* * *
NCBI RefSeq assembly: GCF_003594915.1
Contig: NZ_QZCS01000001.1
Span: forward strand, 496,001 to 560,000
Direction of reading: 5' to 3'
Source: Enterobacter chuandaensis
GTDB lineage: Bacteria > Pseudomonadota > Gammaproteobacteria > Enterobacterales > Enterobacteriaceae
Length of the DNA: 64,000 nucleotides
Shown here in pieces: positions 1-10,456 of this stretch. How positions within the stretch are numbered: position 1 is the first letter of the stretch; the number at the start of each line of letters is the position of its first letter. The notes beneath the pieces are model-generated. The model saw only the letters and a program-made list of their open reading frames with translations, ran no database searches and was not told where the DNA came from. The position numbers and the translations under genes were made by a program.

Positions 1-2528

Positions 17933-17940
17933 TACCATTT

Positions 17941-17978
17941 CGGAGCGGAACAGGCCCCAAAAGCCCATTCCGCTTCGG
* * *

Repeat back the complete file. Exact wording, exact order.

NCBI RefSeq assembly: GCF_003594915.1
Contig: NZ_QZCS01000001.1
Span: forward strand, 496,001 to 560,000
Direction of reading: 5' to 3'
Source: Enterobacter chuandaensis
GTDB lineage: Bacteria > Pseudomonadota > Gammaproteobacteria > Enterobacterales > Enterobacteriaceae
Length of the DNA: 64,000 nucleotides
Shown here in pieces: positions 1-10,456 of this stretch. How positions within the stretch are numbered: position 1 is the first letter of the stretch; the number at the start of each line of letters is the position of its first letter. The notes beneath the pieces are model-generated. The model saw only the letters and a program-made list of their open reading frames with translations, ran no database searches and was not told where the DNA came from. The position numbers and the translations under genes were made by a program.

Positions 1-2528

Positions 17933-17940
17933 TACCATTT

Positions 17941-17978
17941 CGGAGCGGAACAGGCCCCAAAAGCCCATTCCGCTTCGG